High Content Imaging

Through our high content imaging (HCI) service, we link the effects of your compounds to physiological and morphological cellular changes, delivering valuable insights for studying safety or efficacy profiles. Implementing HCI in an early stage of your drug discovery research is an effective way to increase the quality and efficiency. At Ncardia, we have the equipment and expertise to provide you with high quality screening results throughout your research.


Efficient hit identification
By analyzing multiple targets simultaneously

Accurate prediction of success in vivo
Through assessment of complex cellular structures

High quality results
Based on 10+ years of Ncardia experience


High Content Imaging can be applied to many steps in the drug discovery process. It can be used as a primary high-throughput screening tool to analyze potential leads, optimizing your hit identification strategies. As your drug targets or lead compounds progress into lead optimization, we can help you visualize and quantify phenotypic changes in more complex cellular systems to predict success in vivo.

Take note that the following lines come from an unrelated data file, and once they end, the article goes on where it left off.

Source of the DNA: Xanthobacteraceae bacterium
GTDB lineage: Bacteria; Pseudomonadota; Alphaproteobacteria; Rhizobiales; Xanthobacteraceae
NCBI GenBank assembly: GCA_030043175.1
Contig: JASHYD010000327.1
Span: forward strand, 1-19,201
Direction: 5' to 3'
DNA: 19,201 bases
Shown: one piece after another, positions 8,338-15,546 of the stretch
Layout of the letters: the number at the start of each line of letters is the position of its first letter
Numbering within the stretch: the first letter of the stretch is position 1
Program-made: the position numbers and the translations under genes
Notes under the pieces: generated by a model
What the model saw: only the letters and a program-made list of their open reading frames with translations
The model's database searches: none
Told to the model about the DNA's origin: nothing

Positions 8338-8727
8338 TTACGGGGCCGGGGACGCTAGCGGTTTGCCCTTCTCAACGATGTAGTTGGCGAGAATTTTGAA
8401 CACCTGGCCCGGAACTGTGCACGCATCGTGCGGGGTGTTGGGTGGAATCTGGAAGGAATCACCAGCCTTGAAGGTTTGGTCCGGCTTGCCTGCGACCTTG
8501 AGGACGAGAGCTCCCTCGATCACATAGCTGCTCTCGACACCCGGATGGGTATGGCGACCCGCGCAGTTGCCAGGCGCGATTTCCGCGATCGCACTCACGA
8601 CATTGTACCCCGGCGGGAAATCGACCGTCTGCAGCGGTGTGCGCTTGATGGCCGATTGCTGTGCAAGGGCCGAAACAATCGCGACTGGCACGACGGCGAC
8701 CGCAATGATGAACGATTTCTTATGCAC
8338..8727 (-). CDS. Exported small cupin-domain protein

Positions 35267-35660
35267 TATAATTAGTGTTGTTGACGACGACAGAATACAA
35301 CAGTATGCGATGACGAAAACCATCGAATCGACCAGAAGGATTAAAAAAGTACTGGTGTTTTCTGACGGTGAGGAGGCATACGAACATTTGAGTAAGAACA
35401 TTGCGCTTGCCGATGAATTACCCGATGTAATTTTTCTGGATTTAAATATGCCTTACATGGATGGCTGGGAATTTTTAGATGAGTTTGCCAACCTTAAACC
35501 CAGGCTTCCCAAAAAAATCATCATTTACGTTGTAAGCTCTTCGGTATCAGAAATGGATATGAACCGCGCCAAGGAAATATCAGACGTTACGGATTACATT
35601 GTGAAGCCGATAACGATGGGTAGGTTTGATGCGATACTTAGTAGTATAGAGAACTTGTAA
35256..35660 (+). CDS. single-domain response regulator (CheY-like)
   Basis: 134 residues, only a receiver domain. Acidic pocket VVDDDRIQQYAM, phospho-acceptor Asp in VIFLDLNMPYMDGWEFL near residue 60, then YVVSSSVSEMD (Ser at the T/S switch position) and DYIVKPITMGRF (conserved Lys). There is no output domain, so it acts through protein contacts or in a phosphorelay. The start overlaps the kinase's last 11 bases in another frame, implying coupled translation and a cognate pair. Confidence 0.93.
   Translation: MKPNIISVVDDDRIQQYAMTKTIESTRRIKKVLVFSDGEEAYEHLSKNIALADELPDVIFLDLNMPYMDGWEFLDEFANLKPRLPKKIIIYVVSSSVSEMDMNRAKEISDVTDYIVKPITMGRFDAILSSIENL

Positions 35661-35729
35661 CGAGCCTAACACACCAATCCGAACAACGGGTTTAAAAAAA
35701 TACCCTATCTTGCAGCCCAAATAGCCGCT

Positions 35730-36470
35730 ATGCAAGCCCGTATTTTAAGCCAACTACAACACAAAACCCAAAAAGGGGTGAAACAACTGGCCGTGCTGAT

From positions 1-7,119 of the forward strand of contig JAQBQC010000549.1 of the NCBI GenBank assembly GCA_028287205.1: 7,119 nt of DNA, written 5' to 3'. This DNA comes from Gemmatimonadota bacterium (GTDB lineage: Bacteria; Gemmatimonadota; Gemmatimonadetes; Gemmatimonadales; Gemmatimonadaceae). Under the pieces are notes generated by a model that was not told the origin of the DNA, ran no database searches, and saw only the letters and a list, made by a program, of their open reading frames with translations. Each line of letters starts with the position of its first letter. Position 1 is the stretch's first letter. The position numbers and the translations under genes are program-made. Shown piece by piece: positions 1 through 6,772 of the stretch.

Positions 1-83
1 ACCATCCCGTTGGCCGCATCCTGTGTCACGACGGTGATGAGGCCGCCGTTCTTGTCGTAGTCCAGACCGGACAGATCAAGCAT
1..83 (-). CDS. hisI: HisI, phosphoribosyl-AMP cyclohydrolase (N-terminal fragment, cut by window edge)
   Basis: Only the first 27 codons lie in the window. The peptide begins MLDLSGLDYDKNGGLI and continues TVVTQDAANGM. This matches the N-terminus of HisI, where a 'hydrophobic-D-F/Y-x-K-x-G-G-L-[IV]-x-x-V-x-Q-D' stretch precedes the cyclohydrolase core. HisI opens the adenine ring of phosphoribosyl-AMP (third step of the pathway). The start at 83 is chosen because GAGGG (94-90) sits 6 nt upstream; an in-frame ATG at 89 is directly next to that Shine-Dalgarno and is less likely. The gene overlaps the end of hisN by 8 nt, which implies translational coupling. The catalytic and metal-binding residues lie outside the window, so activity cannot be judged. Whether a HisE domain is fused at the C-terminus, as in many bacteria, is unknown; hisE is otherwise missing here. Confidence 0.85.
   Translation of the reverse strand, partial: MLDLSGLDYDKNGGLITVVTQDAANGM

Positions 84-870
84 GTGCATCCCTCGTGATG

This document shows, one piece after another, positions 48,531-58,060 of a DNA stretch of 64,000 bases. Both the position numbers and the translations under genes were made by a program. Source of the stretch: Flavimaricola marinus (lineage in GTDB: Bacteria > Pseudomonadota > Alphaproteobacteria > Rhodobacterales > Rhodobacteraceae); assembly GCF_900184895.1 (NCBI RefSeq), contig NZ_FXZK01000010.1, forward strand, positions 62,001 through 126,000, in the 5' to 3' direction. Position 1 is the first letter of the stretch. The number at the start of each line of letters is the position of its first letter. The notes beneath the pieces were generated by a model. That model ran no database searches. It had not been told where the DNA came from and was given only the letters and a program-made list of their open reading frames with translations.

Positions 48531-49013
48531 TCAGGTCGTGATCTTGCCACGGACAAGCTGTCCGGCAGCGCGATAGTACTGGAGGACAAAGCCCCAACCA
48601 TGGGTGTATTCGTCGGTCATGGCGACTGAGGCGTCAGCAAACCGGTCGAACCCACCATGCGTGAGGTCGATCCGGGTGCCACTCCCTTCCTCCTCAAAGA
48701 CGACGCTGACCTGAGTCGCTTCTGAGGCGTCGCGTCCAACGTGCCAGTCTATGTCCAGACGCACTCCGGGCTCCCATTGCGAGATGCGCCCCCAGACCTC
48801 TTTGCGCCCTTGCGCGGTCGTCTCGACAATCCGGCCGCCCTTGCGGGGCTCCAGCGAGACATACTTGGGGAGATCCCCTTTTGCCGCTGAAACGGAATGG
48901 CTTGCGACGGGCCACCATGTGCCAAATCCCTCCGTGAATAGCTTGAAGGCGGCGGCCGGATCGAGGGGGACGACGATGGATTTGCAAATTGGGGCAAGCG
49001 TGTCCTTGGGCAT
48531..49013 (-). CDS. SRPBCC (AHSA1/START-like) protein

Case Study

Hypertrophic cardiomyopathy

Hypertrophic cardiomyopathy (HCM) is an autosomal dominant disease of the cardiac sarcomere. In this case study, we created an HCM disease model from iPSC-derived cardiomyocytes. We measured BNP expression through overnight ET-1 exposure by immunofluorescence microscopy (see visual below).

After successful assay validation, we screened ~5000 data points including >1800 approved drugs, and a thousand further compounds with known mechanism of action. Hits were confirmed via three distinct assays; NT-proBNP AlphaLISA assay, AlphaLISATruHits assay (deselect false positives), and intracellular expression assessed by a HCI secondary assay.

Click here to read the full case study: Hypertrophic cardiomyopathy

Measurements of BNP expression through overnight ET-1 exposure by immunofluorescence microscopy

Assay Capabilities


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Case study 

Phenotypic screen of hypertrophic cardiomyopathy

Cell model 

hiPSC-derived central nervous system neuron cells and astrocytes